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Brian Carruthers

    WATERSHED MOMENTS 2023: “My experience with elected representatives is that it always comes down to the people and how they get along. And how they act, and how they lead. Staff can only carry things so far,” stated Brian Carruthers, former Chief Administrative Officer with the Cowichan Valley Regional District (January 2023)


    “The question was, and still is, how do we rekindle that energy and fire in the belly? How do we rekindle that support for this important work amongst our elected officials? How do we bring the Cowichan Tribes, Cowichan Watershed Board and CVRD, as well as the other groups back together again? You need to have that political will to say, this is important. Only when someone who is elected takes the lead, and is the champion, does something happen. With a new Board, I believe there is a real opportunity to strike early and bring CVRD and Cowichan Tribes together to re-start the water conversation,” stated Brian Carruthers.

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    REGISTRATION IS OPEN FOR WATERSHED MOMENTS 2023: “A Pathway to Water Reconciliation and Resilience at the Local Scale”- register now for the Blue Ecology Virtual Seminar on February 23, 2023


    “From 7PM until 9PM on February 23rd, the team of Michael Blackstock, Brian Carruthers and Richard Boase will seed the idea that hope lies within the sphere of local government, whether that be non-Indigenous or Indigenous That is the scale where actions do matter. In an interactive online broadcast via YouTube, Richard will moderate a free-flowing conversation between Michael and Brian. The goal is that this dynamic trio will light a spark with their enthusiasm and leave the audience with hope,” states Paul Chapman, Chair of the Watershed Moments Symposia Series.

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    BLUE ECOLOGY IS A PATHWAY TO WATER RECONCILIATION: A panel comprising Michael Blackstock, Brian Carruthers and Richard Boase is primed to deliver the virtual seminar in a free-flowing format broadcast live via YouTube on February 23, 2023


    Richard Boase will moderate a conversation between Michael Blackstock, creator of the Blue Ecology methodologhy, and Brian Carruthers, a respected and long-time Chief Administrative Officer in local government. Richard Boase brings passion, enthusiasm and a sense of humour to the moderator role. “In a preview story about the seminar, the Partnership has published reflections by Michael Blackstock and Brian Carruthers. These were recorded during a ‘proof of concept’ conversation and foreshadow the chemistry and candour that the audience can expect from a free-flowing conversation,” stated Richard Boase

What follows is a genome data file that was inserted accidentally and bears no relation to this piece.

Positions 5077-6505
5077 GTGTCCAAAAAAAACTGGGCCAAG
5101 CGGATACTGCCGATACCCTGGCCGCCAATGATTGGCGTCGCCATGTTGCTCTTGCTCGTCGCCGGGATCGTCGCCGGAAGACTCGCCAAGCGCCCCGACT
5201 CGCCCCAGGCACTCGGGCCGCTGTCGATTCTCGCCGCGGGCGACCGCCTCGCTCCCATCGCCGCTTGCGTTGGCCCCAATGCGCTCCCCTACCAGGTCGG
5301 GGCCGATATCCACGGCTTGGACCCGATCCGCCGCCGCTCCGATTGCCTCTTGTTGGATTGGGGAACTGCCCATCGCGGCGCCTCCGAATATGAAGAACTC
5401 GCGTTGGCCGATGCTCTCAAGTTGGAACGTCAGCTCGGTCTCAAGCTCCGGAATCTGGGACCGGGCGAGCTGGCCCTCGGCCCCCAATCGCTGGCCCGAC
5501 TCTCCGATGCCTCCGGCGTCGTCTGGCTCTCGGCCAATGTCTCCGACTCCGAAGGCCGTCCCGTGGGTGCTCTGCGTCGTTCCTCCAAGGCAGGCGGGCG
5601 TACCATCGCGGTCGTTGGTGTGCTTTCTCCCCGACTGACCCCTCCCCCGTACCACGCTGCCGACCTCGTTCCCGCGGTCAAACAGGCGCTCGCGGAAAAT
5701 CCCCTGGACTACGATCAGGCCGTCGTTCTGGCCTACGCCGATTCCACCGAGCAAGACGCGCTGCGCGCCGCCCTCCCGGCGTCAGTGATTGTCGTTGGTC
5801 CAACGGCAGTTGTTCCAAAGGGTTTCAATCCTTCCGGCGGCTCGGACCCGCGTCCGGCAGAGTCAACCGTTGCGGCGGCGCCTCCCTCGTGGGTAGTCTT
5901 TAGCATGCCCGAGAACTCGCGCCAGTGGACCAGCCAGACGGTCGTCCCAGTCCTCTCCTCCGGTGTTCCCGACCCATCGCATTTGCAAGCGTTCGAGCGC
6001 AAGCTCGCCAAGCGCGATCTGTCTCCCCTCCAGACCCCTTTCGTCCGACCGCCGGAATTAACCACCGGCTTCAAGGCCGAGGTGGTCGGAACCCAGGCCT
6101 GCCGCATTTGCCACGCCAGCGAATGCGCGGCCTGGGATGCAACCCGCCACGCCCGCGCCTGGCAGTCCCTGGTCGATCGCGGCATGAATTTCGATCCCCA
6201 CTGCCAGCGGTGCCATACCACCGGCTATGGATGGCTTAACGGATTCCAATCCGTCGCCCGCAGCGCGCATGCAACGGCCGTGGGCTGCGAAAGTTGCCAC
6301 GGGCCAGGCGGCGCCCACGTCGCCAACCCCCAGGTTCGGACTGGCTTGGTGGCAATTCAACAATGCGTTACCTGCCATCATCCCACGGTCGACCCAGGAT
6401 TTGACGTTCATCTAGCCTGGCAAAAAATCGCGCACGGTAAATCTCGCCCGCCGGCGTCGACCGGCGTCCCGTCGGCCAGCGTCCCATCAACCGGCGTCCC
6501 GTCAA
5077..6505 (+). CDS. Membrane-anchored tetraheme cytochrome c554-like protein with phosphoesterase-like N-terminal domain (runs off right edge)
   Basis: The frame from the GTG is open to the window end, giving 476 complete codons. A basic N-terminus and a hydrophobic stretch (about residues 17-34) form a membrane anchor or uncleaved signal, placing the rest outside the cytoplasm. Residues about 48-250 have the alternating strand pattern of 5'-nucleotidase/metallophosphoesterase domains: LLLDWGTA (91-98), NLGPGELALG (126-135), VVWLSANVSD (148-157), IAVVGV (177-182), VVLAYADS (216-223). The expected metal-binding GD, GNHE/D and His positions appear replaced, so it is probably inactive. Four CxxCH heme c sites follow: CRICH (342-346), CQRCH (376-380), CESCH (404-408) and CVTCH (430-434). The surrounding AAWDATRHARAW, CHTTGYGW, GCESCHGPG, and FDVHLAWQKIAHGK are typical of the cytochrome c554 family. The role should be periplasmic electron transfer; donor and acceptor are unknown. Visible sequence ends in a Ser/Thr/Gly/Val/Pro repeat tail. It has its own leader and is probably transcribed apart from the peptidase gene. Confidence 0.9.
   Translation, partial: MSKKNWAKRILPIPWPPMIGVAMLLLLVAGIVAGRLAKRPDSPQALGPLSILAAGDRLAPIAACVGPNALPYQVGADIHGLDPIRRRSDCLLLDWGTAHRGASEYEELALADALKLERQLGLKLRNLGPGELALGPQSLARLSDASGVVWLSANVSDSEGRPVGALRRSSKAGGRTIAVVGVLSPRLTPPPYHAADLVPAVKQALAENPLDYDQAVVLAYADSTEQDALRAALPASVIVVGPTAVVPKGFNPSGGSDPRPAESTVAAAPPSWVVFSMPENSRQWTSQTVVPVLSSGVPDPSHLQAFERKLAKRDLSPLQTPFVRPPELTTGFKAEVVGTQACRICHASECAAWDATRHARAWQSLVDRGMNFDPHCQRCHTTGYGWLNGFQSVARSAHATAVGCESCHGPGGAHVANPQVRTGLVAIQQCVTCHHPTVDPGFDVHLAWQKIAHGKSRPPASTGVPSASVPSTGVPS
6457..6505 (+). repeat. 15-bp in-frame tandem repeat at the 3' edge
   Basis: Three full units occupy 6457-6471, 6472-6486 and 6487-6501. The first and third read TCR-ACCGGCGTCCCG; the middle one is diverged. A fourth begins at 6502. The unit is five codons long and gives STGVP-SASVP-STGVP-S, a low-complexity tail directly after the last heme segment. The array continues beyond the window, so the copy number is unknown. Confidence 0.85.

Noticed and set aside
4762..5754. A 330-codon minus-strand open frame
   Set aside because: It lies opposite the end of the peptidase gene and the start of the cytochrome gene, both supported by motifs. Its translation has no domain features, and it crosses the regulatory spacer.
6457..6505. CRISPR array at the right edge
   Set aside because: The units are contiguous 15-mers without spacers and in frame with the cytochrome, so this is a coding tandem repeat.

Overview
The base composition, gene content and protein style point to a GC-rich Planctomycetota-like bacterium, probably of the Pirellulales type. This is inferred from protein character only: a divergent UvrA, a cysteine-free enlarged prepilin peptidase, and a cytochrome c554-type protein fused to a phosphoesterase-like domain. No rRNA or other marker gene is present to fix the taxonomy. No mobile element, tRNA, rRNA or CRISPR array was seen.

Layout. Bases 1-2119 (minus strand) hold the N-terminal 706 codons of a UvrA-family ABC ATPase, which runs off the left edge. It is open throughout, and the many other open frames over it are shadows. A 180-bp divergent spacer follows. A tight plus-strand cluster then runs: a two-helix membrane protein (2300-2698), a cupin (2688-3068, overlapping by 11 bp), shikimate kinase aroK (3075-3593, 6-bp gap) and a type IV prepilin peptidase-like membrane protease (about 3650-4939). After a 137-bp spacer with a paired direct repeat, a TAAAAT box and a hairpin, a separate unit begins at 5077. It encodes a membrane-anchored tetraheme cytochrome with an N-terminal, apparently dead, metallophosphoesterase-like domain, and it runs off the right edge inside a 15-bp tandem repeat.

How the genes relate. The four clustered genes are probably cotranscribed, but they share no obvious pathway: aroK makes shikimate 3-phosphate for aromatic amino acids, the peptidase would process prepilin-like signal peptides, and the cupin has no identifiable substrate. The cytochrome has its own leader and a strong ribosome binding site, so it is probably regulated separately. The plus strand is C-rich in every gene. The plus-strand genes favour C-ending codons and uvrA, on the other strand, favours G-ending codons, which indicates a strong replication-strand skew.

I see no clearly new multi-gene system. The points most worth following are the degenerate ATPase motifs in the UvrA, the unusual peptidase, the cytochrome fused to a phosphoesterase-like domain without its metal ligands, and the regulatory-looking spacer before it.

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    BLUE ECOLOGY IS A PATHWAY TO WATER RECONCILIATION: “Blue Ecology will help remove some of the fear on the part of local government. Then, together, we can move towards the hope spectrum more easily and creatively,” says Michael Blackstock, independent Indigenous scholar and creator of the Blue Ecology methodology


    “My hope lies in local government because local people understand their local area. And at the local scale, we are able to self-organize better on specific execution of executable tasks. I have lived in many communities throughout BC and have learned that those towns each have their own culture. So, local knowledge is important, whether it is Indigenous or non-Indigenous. With the Blue Ecology bridging seminar, my hope lies in Indigenous and non-Indigenous communities working together, with a foundation that was designed to be jointly respectful of each other’s way of thinking,” stated Michael Blackstock.

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    BLUE ECOLOGY 101, A PATHWAY TO WATER RECONCILIATION: “Watershed Moments 2023, the Blue Ecology Virtual Seminar, is designed to inform local government elected representatives about Blue Ecology, which is about interweaving Indigenous and non-Indigenous ways of knowing,” stated Kim Stephens, Co-Chair of the Watershed Moments Symposia Series


    “Are you wondering what local government councillors and directors will learn by attending the Blue Ecology seminar on February 23rd? And are you curious as to how this learning might inform local decision processes for interweaving Indigenous and non-Indigenous perspectives? Communities have a once in a generation opportunity to get our relationships with both right, and then start back down the river of time – this time together. Blue Ecology is a water-first approach to interweaving Indigenous and Western perspectives. Oral history, land and water stewardship, and inter-generational baton. These are foundational pieces for water reconciliation,” stated Kim Stephens.

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